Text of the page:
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April 11, 2005

Comments

I think Mark Schmitt's point is exactly right. And yours supports it.

Many of the horrors that the Republicans have passed and want to pass are irrevocable.
They cannot be undone and so the filibuster is the only way we can stop them in the future. Undoing legislation will take control of all 3 branchs of government. Something that may not happen in the near future. Indeed the Republican's control of the 3 branches may be self perpetuating.

In this case past is not prologue.

And I think your point is supportive of Mark Schmitt's point that the filibuster will be a weapon of the partisan minority. It may be one of the few the minority may have left at its disposal.

"Thus, whereas in the past the filibuster was primarily used by a bi-partisan ideological minority, today an ideological minority in Congress is the same as a partisan minority.  That being the case, it makes the filibuster less of a threat to the unity of the majority party, as supporters of a filibuster are less likely than ever to come from within their ranks."

This is all true. But, while the filibuster is no longer a threat to the unity of the majority party, it's still an identical threat to the ability of the majority party to legislate.

In other words, I'm not sure I see the significance of this shift within the larger discussion over the value of maintaining the filibuster moving forward.

Mark's comments on the tendency of Republican legislative initiatives to be irreversible was a good one -- it's been one of my complaints for a long time. While the legislation can sometimes be undone, the damage usually can't. Democrats, generally, are a party of pilot programs, which is more than a little bit ironic given the supposed Republican penchant for federalism, laboratories of democracy, and whatnot.

Your other point, I think, goes hand-in-hand with one that I've made in passing to pro-nuclear option Republicans from time to time. The recent historical efforts to end or curtail the filibuster have always been bipartisan affairs. That goes both to your point that the partisan divide is now sharper than ever, and possibly to the point that "what might have been" absent the filibuster may have nothing to do with what will be in a future without one.

I believe many posters here are missing the important fact that with an electorate almost equally divided 50-50, we really do not know how strong the wall of separation between these two ideological camps is!

Lets me give two hypotheticals:

1. The country has a 75% to 25% split in ideological beliefs. In this case, doing away with the filibuster means little because extreme legislation coming out of such a split would be likely wholeheartedly supported by the vast majority!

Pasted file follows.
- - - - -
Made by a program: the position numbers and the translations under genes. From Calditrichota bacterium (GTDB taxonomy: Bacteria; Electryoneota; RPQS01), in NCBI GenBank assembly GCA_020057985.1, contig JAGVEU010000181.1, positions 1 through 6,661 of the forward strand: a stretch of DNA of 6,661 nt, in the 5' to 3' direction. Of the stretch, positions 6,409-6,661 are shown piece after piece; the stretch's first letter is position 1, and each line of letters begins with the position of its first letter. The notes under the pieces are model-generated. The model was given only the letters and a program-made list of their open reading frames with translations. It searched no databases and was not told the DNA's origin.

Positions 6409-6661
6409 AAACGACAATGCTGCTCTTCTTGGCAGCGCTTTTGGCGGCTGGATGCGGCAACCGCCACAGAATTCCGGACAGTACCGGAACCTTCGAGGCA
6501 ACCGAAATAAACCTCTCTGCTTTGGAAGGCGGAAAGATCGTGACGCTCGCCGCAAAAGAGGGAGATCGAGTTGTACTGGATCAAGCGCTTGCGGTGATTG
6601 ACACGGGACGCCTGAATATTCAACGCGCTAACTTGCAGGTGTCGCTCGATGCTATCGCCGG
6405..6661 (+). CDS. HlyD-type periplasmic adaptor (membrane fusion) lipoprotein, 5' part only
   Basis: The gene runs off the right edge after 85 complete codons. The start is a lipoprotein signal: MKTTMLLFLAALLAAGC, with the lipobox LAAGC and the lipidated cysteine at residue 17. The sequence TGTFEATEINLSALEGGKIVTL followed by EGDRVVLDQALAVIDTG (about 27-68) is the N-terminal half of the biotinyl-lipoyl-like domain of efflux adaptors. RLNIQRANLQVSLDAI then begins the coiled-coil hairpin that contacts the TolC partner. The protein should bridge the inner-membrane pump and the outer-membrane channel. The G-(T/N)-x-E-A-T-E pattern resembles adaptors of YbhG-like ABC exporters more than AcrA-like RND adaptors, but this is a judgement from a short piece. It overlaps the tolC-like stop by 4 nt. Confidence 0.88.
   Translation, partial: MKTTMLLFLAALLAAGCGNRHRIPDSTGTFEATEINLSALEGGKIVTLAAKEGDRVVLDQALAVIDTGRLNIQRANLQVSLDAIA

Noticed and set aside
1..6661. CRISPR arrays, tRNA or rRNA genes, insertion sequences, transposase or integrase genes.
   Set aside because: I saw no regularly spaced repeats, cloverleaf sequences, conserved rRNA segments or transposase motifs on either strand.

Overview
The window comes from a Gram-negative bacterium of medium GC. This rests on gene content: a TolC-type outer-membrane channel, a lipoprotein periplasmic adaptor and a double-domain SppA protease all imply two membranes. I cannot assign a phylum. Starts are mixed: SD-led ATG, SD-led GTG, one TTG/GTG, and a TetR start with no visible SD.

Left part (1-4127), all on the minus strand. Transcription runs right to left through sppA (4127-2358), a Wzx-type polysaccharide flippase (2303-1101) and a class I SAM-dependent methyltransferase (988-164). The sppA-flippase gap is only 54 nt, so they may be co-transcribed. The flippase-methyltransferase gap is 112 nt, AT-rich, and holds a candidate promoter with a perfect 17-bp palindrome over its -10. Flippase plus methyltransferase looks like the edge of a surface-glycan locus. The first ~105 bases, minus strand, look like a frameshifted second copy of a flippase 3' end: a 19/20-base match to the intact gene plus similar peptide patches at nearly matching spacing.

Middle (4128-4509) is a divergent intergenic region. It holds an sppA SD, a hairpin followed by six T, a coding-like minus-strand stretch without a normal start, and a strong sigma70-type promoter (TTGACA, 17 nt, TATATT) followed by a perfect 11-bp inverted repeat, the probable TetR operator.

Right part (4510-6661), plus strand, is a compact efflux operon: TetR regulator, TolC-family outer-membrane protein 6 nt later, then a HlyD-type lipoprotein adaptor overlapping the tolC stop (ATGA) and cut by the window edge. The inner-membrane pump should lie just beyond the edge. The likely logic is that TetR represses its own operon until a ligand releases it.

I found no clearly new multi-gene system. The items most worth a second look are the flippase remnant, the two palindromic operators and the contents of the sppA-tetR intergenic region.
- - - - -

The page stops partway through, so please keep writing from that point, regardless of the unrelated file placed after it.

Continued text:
2. The country is split 50% to 50% in ideological beliefs. In this case, doing away with the filibuster means plenty because now any extreme legislation coming out of such a split would be only supported by at most 50% and likely some of these would not be that extreme. The next election may well show a new alignment.

The key discussion with the close electorate split of today should once again be the size and variability of the swing voters. In this 50-50 split, is the wall between ideologies absolute, strong, and high, or is there a sizeable group in the "barely in control majority camp" that might turn on this "majority" because of their high handed, extreme legislative actions? This is a critical question, and one that all but fanatics would consider carefully in a closely divided nation before going down any nuclear option.

My response is over at my blog here.

"Your other point, I think, goes hand-in-hand with one that I've made in passing to pro-nuclear option Republicans from time to time. The recent historical efforts to end or curtail the filibuster have always been bipartisan affairs."

It's worth noting how just how tied the nuclear option is to efforts to please the GOP base. Specifically, we wouldn't be discussing this issue if Bill Frist weren't planning on running the '08 Presidential primaries.

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And part of the beauty of the possibility of a compromise to eliminate the filibuster on all legislation is that it would be a bipartisan affair, both because it would involve progressive Dems and loony Goopers, and because it would require the 67 votes necessary to change the rules in the traditional manner.

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